3. Aggrieved by this order, the present appeal was filed. It has been contended that the Port Trust had reported pilferage and had endorsed the number of bundles cleared (13) on the duplicate copy of the Bill of Entry covering 24 bundles. There was no question of holding any survey in the absence of any bundles. The pilferage was detected by the Port Trust and reported to the Police Authorities. It is not the practice to furnish copy of their correspondence to the importers. The Dock Manager had not responded to the request to know the result of the Police Report. There is no doubt that 11 bundles were not delivered by the Port Trust and there is no substance in the contention that there was no reliable evidence to ascertain the quantity of pilferred goods.

4. We heard Shri S.N. Prasad, Executive Officer, for the appellants and Shri A.K. Chatterjee, J.D.R. for the respondent Collector.

Shri Prasad reiterated the contentions made in the written appeal and stated that whatever information was provided to the appellants by the Port Trust and Police Authorities had been supplied to the Department and they could have verified the pilferage from those authorities. All other documents required were supplied to the Department. The refund was admissible and it should have been granted to them. Shri Chatterjee, on the other hand, contended that the onus under Section 13 of the Customs Act, 1962 was on the appellants and no investigation by the Department was called for. Since they had failed to produce any proof that 11 bundles were actually pilferred, their claim for refund had been rightly rejected.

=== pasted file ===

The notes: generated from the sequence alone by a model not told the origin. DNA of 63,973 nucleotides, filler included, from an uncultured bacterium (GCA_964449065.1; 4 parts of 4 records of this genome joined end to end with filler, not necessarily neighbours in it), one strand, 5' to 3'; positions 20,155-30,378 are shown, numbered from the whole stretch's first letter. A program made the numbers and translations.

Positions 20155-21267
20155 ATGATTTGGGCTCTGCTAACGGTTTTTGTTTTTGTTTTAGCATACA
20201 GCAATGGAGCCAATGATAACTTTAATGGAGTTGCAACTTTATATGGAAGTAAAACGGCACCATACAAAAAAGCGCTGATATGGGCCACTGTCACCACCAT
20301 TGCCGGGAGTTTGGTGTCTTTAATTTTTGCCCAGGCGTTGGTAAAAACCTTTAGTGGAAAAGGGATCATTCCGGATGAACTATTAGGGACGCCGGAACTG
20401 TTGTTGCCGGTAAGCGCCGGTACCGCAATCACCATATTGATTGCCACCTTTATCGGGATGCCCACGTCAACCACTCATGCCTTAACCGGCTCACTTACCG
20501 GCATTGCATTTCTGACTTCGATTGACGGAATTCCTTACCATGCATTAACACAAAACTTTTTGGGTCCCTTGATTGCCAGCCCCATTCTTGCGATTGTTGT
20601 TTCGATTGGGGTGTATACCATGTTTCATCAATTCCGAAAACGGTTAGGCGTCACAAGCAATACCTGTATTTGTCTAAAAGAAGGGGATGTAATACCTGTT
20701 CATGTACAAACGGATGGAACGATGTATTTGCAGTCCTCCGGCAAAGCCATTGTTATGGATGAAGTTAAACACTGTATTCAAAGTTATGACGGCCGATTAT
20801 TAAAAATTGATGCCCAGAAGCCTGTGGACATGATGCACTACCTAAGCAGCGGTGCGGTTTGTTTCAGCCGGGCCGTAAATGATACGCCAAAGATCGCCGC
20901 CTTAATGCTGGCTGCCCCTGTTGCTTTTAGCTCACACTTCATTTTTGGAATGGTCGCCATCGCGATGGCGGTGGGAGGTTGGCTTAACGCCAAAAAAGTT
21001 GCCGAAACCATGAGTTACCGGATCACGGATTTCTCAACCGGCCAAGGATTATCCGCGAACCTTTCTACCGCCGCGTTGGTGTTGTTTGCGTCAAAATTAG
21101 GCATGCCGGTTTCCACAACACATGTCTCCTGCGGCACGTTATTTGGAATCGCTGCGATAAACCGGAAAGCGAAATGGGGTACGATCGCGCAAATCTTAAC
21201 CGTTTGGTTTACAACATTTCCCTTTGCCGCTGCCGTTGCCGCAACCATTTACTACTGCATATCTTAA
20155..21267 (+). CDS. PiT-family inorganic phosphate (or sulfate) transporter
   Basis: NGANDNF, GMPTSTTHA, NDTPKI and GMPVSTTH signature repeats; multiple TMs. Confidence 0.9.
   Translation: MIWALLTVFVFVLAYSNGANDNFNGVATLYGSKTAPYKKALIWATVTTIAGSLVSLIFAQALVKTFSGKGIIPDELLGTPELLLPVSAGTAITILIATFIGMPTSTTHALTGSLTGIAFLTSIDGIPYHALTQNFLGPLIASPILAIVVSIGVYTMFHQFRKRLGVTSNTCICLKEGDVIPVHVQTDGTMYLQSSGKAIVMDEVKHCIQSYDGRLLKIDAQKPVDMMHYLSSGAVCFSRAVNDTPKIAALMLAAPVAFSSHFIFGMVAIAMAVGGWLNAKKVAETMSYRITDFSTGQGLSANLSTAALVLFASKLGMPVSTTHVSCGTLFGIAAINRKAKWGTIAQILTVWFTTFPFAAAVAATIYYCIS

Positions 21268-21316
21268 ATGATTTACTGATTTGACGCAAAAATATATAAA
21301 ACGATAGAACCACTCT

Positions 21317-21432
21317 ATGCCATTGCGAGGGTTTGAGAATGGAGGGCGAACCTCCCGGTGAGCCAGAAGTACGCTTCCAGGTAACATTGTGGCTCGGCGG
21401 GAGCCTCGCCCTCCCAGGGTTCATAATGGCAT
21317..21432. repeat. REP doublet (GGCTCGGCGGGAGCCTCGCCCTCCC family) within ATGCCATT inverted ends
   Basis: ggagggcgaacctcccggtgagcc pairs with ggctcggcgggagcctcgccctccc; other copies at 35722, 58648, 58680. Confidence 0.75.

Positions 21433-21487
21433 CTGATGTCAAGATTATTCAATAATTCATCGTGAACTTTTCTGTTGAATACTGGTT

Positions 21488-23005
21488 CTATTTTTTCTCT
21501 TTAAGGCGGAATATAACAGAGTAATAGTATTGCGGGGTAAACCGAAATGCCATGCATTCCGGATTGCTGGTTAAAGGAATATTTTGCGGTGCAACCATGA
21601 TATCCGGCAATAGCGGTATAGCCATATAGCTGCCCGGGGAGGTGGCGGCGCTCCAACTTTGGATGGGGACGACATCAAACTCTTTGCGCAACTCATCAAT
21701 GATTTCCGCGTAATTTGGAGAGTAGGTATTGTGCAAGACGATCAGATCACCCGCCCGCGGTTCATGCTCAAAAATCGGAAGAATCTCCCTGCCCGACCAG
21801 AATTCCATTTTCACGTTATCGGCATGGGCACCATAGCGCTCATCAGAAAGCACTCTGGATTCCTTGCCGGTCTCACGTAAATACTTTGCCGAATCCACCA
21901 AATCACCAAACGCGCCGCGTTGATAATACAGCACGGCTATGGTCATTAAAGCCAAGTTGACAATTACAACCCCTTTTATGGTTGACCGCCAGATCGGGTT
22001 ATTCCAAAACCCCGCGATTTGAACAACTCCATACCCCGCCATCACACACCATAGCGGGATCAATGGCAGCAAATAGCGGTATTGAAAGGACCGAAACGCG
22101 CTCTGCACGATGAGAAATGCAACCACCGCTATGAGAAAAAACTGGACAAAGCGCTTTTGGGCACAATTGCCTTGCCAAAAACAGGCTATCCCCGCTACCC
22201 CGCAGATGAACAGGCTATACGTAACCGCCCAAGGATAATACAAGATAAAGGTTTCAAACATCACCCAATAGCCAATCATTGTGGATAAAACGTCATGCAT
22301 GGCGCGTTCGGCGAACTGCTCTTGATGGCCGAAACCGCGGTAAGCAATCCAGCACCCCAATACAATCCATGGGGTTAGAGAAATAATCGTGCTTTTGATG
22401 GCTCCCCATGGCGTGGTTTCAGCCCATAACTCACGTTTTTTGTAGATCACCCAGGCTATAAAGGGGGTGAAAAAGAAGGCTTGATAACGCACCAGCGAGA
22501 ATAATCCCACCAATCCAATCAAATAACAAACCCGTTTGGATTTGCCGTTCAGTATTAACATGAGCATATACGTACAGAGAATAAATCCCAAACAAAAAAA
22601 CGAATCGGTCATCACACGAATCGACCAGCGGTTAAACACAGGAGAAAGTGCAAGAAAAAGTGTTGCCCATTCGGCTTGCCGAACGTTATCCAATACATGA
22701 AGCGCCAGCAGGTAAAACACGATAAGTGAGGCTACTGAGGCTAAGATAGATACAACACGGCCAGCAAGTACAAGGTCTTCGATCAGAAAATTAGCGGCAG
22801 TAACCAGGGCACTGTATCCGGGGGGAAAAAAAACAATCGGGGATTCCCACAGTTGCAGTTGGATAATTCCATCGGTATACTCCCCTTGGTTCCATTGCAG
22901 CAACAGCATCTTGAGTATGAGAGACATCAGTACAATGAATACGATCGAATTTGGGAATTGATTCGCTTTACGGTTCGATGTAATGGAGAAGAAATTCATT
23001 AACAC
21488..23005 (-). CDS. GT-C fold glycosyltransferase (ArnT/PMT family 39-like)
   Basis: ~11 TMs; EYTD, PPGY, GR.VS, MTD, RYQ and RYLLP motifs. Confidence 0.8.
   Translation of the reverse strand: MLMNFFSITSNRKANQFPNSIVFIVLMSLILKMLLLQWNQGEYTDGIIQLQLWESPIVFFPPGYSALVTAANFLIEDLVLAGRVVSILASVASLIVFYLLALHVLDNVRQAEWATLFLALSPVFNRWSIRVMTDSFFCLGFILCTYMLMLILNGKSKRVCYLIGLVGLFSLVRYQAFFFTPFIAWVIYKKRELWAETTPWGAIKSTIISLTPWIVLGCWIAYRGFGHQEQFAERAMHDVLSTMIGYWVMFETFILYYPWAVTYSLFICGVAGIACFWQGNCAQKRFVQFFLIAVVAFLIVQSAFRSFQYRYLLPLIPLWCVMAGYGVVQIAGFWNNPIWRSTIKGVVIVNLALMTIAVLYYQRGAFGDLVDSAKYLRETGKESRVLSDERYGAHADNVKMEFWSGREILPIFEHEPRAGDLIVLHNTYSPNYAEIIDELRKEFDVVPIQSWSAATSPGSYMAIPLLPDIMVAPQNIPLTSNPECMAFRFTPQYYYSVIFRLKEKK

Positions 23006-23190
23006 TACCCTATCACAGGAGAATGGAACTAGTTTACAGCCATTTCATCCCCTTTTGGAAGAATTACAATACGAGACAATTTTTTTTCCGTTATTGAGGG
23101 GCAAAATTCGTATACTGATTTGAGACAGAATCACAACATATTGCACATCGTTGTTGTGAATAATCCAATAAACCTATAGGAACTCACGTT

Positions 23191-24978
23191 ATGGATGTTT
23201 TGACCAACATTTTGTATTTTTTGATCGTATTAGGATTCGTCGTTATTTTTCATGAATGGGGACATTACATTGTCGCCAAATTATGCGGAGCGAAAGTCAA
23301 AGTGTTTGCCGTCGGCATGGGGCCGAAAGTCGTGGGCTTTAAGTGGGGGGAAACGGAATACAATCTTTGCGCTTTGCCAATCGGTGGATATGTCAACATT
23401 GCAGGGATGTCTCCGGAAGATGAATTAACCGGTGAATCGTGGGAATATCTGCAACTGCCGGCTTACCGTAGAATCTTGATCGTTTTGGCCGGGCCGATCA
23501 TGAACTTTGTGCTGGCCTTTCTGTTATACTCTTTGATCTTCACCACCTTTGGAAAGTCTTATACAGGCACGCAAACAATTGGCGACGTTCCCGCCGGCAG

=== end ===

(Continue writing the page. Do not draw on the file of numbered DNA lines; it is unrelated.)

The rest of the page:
5. The Tribunal observes that under Section 45 the responsibility for custody of imported goods and their removal from the Customs area, vests in the Port Trust. The appellants had been repeatedly contending that H out of 24 bundles on which duty was paid had not been delivered by the Port Trust as they had been pilferred. Under Section 13, if any imported goods are pilferred before the proper officer has made an order for clearance, the importer is not liable to pay the duty leviable, except where such goods are restored to him after pilferage.

We are unable to appreciate the Department's contention that no enquiry was necessary either from the Port Trust or the Police Authorities, to verify the contentions of the appellants. It would not have been difficult at all to ascertain the correct position so that the claim could be decided one way or the other. We, therefore, now direct that necessary enquiries be made by the Assistant Collector with the Port Trust and Police Authorities in respect of the alleged pilferage and the refund claim be disposed of in accordance with law.